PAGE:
The Flaming Vegan

A Vegan and Vegetarian Blogging Extravaganza

Storing Garden Seeds
Facebook Tweet Google+ Pinterest Email More Sharing Options

Storing Garden Seeds

It is easy to be lured in by the glossy seed catalogs that arrive every winter, and order a lot more seeds than you have room to plant in one season. You might have end up with dozens of seed packets, including 8 kinds of lettuce, 5 heirloom varieties of tomatoes, and 6 different selections of radishes. Yet there might only be room in your small garden plot for one or two varieties of each vegetable. What is the best way to store all those extra seeds that you will not be planting this upcoming season?

Seeds are living things, and have to be stored under the right conditions to maintain their viability for as long as possible. The worst enemies of seeds are humidity and heat. More than anything else, too much moisture will shorten the life of your seeds. Ideally, the correct humidity level for seed storage is 10 - 12%, so they need to be stored at a low relative humidity level. Seeds should never be stored in a damp basement, or a warm, humid environment like a greenhouse, even for a few hours.

The ideal storage medium is a sealed glass jar in the refrigerator. Seeds can be wrapped in several layers of plastic bags for 3 or 4 years in the refrigerator, and germination rates will be high. Another good method of storing seeds is to vacuum seal them inside wide-mouth glass Mason or Ball canning jars with a Food-Saver vacuum sealer jar attachment. The seed packets should be vacuum sealed directly, as the process could crush the outer seed coating, and ruin the seeds for future planting.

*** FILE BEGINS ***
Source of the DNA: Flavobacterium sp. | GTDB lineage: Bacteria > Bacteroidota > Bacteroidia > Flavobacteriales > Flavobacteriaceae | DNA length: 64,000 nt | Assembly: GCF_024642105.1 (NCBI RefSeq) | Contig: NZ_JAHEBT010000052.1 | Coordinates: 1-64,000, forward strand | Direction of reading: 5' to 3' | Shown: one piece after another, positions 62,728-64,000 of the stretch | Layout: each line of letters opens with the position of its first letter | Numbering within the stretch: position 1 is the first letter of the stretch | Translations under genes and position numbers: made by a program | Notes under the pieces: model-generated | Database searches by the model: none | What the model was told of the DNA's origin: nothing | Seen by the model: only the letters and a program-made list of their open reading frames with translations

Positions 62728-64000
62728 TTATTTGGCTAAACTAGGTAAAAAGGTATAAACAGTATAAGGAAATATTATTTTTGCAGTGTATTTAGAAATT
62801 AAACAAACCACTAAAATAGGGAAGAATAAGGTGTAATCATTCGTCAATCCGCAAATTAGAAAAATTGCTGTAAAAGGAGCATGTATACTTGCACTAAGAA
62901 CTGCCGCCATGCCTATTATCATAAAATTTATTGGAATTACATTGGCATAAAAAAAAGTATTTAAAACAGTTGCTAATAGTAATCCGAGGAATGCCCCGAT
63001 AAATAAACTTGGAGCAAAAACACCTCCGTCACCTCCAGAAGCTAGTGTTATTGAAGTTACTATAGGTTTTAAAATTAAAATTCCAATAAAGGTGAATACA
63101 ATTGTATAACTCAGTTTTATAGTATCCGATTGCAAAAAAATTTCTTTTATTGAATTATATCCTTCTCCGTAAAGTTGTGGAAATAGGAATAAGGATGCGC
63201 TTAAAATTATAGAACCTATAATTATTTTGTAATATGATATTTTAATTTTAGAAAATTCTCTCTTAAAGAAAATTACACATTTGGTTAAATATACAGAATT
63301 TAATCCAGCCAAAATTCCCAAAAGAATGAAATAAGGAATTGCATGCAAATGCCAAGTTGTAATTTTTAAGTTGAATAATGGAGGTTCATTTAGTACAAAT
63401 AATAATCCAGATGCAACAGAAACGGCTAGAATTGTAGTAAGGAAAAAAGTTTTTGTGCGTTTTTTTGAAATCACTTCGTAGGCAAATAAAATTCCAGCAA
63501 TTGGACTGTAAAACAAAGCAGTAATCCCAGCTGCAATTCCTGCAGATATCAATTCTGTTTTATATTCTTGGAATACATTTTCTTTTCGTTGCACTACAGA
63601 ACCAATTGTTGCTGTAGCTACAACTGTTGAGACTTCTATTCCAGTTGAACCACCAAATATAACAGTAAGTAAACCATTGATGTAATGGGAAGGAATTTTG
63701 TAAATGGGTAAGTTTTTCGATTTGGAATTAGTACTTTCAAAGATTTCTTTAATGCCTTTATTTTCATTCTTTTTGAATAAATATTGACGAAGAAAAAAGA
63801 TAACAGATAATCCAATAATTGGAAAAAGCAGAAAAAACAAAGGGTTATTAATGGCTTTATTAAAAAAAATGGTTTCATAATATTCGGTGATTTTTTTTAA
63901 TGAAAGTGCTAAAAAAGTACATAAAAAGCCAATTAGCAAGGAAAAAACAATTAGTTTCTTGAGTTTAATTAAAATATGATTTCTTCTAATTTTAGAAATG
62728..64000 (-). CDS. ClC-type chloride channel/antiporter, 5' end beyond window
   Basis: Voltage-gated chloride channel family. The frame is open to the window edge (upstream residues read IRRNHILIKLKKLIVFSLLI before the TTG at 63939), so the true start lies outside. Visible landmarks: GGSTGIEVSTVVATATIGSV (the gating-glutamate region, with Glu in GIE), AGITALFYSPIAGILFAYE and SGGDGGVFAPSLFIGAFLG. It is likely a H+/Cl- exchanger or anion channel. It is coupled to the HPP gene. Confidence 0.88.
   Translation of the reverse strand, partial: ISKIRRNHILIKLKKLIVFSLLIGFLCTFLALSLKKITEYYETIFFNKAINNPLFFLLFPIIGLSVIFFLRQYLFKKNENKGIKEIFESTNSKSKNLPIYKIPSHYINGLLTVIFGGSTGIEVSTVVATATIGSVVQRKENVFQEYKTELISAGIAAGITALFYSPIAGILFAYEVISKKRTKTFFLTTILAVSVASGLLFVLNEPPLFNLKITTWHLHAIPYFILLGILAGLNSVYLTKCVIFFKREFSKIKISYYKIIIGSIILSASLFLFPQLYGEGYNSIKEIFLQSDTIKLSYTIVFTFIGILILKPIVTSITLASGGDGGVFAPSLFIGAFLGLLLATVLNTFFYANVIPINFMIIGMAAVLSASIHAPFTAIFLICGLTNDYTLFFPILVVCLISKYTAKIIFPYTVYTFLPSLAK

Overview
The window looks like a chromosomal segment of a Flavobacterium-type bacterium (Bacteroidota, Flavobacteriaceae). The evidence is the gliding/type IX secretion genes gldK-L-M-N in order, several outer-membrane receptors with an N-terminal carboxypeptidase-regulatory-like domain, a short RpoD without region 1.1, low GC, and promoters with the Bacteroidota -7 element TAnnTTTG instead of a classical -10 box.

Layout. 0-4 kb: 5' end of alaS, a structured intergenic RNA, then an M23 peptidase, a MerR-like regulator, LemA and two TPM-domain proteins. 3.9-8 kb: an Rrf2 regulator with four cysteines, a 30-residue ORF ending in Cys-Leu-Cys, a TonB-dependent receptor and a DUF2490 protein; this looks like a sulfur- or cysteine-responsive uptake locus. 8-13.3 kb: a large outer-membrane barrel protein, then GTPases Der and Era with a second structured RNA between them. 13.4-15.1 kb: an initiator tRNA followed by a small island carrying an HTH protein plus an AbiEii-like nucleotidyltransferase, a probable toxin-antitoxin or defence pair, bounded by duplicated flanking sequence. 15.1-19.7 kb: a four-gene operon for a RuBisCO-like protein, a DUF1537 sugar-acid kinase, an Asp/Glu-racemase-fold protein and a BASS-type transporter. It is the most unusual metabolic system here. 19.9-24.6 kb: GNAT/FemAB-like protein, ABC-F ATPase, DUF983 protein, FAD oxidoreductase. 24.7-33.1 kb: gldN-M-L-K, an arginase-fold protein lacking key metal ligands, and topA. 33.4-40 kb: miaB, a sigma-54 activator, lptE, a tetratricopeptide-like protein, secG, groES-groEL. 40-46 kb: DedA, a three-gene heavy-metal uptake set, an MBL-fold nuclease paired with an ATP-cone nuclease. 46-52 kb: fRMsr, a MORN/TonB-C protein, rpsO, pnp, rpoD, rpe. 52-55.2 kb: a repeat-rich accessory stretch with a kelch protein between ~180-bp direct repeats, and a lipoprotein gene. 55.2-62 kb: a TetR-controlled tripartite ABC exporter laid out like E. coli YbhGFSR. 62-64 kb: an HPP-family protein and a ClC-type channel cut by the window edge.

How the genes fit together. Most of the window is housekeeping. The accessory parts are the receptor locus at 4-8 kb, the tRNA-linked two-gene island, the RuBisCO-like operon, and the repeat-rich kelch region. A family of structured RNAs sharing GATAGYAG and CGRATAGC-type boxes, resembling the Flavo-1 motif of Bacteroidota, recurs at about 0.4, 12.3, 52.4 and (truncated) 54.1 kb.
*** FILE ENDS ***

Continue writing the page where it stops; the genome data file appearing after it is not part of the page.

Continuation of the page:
Depending on the seed variety, some seeds have a longer shelf life than others. These include radishes, squash, turnips, and lettuce. Seeds with a shorter shelf life include onion, spinach, chives, and pumpkins.

If you have had seeds for a long time, you can check their germination rate by placing them between damp paper towels and placing them in plastic bag for a few days (on top of the refrigerator works well, and acts as a gentle "seed-starting" heat mat). If they sprout, they can be planted in the garden, and if they don't sprout, you haven't wasted valuable time and space in the garden waiting for them to come up.

More about storing, garden, seeds
Healthy Snacks Delivered Monthly


Connect with The Flaming Vegan

Sign Up to Vote!

10 second sign-up with Facebook or Google

Already a member? Log in to vote.